Sanders Accepts Clinton Camp’s Accusation He Campaigns 'Like I Was a Brooklynite' - NBC New York
Decision 2016

Decision 2016

Full coverage of the race for the White House

Sanders Accepts Clinton Camp’s Accusation He Campaigns 'Like I Was a Brooklynite'

Sanders discusses his upbringing in a Jewish neighborhood in Brooklyn in an interview with NBC 4 New York

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    NEWSLETTERS

    Democractic Presidential Candidate Bernie Sanders Talks NYC Roots

    The April 19th New York Presidential Primary could be a gamechanger for Bernie Sanders if he does well and pulls delegates from Hillary Clinton. Governor Affairs Reporter Melissa Russo spoke exclusively with Sanders before his rally in the Bronx. (Published Thursday, March 31, 2016)

    Bernie Sanders kicked off his campaign for the New York Democratic primary with a rally in the South Bronx Thursday. 

    The rally was held in Saint Mary's Park on St. Ann's Avenue. Actress Rosario Dawson, director Spike Lee and Grammy-winning rapper "Residente" helped introduce him.

    Sanders is reaching into Hillary Clinton's base as he courts voters of color. Donna Francis, a South Bronx resident and Clinton supporter, said she is looking forward to hearing Sanders' message. But she admitted she doubted he'd get her vote.

    "I'm for Hillary all the way so we'll see," she said. "He'll have to sweep me off my feet, tell me something I haven't heard before.

    Despite the challenges, Sanders said he was looking forward to campaigning in New York. 

    "I lived here the first 18 years of my life and I think my accent is a bit of a giveaway," he said. "I understand I've been attacked and criticized by the Clinton people for campaigning 'like I was a Brooklynite.' Well, I accept that."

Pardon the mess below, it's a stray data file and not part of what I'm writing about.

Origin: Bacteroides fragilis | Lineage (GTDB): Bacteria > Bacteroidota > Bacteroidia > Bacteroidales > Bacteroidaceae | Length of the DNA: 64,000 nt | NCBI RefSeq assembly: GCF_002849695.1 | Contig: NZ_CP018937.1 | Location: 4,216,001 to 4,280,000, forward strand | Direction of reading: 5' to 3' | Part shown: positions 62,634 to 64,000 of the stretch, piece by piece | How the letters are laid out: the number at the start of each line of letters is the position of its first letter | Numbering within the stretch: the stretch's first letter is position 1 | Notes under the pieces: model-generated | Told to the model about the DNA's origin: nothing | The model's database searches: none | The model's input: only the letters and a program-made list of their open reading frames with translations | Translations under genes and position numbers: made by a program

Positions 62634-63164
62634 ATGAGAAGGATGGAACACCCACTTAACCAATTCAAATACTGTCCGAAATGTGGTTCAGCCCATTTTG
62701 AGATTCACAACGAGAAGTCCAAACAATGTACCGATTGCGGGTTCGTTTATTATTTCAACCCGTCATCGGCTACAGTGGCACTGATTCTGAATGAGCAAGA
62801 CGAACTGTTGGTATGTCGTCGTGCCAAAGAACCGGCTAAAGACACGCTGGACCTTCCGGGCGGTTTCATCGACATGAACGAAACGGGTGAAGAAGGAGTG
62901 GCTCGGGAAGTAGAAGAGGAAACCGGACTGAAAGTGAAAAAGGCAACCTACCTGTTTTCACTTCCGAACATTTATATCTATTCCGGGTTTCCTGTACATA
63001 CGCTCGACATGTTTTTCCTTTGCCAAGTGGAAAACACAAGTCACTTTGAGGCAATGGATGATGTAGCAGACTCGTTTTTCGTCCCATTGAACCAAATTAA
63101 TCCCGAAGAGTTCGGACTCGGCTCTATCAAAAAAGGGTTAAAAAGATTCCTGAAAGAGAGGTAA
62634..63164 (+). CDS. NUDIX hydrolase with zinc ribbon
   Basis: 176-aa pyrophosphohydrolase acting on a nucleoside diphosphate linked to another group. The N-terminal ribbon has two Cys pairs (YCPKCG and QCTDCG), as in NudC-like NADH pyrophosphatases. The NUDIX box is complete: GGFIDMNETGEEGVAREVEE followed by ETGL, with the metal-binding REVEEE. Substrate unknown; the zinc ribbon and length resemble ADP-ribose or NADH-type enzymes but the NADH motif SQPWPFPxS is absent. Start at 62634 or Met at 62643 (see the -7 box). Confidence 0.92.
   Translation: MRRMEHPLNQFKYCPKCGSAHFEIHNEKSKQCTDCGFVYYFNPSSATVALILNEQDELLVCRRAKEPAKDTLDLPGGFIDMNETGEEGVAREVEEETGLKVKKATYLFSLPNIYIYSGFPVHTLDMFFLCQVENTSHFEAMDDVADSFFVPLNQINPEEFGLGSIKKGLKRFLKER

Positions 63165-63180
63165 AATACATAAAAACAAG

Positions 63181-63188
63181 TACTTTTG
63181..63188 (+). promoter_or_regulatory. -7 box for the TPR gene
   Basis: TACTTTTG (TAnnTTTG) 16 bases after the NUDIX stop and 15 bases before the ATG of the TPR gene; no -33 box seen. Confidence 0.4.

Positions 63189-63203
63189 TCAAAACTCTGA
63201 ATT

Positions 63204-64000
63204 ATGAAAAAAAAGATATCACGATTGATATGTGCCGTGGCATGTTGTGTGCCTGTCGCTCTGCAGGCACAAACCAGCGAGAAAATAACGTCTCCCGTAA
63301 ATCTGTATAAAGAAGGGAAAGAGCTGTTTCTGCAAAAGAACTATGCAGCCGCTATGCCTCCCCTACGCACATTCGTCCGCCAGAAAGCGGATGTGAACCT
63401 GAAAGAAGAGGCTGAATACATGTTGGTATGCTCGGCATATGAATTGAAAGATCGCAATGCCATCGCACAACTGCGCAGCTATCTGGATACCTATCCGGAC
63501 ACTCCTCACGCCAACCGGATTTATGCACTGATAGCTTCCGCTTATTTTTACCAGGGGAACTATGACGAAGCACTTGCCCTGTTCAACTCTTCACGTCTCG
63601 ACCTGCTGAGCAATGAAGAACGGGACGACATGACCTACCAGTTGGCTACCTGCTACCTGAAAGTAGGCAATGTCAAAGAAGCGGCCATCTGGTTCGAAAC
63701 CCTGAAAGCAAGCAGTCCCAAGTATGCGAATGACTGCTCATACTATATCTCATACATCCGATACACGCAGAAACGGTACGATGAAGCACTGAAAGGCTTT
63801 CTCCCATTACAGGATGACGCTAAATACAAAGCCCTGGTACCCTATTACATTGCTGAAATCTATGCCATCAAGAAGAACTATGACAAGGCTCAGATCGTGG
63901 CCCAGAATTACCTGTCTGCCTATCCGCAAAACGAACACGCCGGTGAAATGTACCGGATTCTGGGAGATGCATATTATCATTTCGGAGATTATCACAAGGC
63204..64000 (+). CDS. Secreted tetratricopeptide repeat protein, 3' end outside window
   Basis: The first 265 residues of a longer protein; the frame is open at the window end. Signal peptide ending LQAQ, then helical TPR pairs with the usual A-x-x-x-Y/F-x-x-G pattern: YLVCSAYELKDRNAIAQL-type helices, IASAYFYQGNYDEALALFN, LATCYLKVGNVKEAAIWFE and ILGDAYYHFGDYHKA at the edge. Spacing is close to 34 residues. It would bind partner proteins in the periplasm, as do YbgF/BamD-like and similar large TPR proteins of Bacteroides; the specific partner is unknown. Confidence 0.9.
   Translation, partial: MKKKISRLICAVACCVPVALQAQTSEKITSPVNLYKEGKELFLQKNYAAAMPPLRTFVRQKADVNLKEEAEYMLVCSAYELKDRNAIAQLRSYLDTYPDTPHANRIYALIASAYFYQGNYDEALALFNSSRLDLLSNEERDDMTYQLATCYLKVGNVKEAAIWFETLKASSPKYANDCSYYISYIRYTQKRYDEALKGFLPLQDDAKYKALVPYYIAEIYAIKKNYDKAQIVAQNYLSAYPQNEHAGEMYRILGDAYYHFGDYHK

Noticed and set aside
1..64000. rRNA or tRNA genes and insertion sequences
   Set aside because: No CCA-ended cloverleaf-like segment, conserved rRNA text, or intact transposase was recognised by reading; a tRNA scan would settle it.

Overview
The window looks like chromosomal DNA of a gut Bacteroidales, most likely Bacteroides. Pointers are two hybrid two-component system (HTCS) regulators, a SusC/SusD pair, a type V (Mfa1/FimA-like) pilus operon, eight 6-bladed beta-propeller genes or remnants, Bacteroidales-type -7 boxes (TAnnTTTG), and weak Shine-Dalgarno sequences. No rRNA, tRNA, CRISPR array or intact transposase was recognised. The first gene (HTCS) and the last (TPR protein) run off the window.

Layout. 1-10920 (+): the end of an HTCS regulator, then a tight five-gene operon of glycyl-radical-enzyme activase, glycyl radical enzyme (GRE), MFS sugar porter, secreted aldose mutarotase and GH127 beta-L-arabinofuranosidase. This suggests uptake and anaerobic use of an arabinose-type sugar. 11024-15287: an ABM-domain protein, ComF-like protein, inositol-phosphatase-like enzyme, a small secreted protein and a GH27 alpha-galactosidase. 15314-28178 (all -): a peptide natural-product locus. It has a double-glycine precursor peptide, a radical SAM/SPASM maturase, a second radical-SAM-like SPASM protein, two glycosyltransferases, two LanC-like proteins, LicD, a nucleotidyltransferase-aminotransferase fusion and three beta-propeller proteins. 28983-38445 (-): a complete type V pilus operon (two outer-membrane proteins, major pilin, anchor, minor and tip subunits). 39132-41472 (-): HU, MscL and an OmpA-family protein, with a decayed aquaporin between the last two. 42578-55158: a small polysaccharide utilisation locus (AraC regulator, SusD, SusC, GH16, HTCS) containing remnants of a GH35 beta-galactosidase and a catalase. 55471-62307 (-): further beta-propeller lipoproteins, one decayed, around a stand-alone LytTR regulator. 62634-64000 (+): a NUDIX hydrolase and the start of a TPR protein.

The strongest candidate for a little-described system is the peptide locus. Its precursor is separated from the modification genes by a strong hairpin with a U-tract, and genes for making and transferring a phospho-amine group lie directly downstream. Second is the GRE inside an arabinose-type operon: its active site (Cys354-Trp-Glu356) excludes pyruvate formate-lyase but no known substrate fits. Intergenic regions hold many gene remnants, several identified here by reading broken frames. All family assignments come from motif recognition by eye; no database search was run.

Meanwhile, Clinton and husband Bill were stumping in the tri-state Thursday. Hillary addressed a crowd at SUNY Purchase in Westchester County and former-president Bill Clinton was expected to meet with four separate labor groups in midtown Manhattan.

    At the rally in Purchase, the former secretary of State gave a spirited defense of her campaign proposals and her lead in the Democratic primaries after she was disrupted by a group of Bernie Sanders supporters ahead of her home state's primary.

    A few minutes into Clinton's remarks on the campus of Purchase College, about 20 Sanders supporters shouted, "If she wins, we lose," and then began walking out. Clinton responded sharply, "The Bernie people came to say that. We're very sorry you're leaving," as the crowd chanted, "I'm with her!"

    Clinton also told the college crowd that Sanders is misleading them.

    "He goes around telling young people he's gonna give them free college. Well, I wish it were so, but go ahead and read the fine print," she said. 

    Sanders told NBC 4 New York in response, "Germany can do it, Scandinavia can do it. I think the United States of America can invest in our young people." 

    Asked about the statements Donald Trump made about his position on abortion Wednesday, Sanders said, "It's simply hard with every crazy statement that Donald Trump makes, but there is nobody who will defend a woman's right to choose more than Bernie Sanders." 

    Sanders also said he's "very proud to be Jewish." 

    "I grew up in a Jewish neighborhood, I have lived in Israel, I'm a strong defender of Israel," he told NBC 4. "But let me also say this, I think we cannot continue to ignore the needs of the Palestinian people and I would hope very much that I could move us forward in what has been so intractable over the years, bringing Palestinians, bringing Israelis together, bringing peace finally to the Middle East." 

    Clinton leads Sanders by 12 points in the Empire State, according to a Quinnipiac University poll released Thursday.

    The New York Democratic primary is slated for April 19. 

    The Associated Press contributed to this report. 

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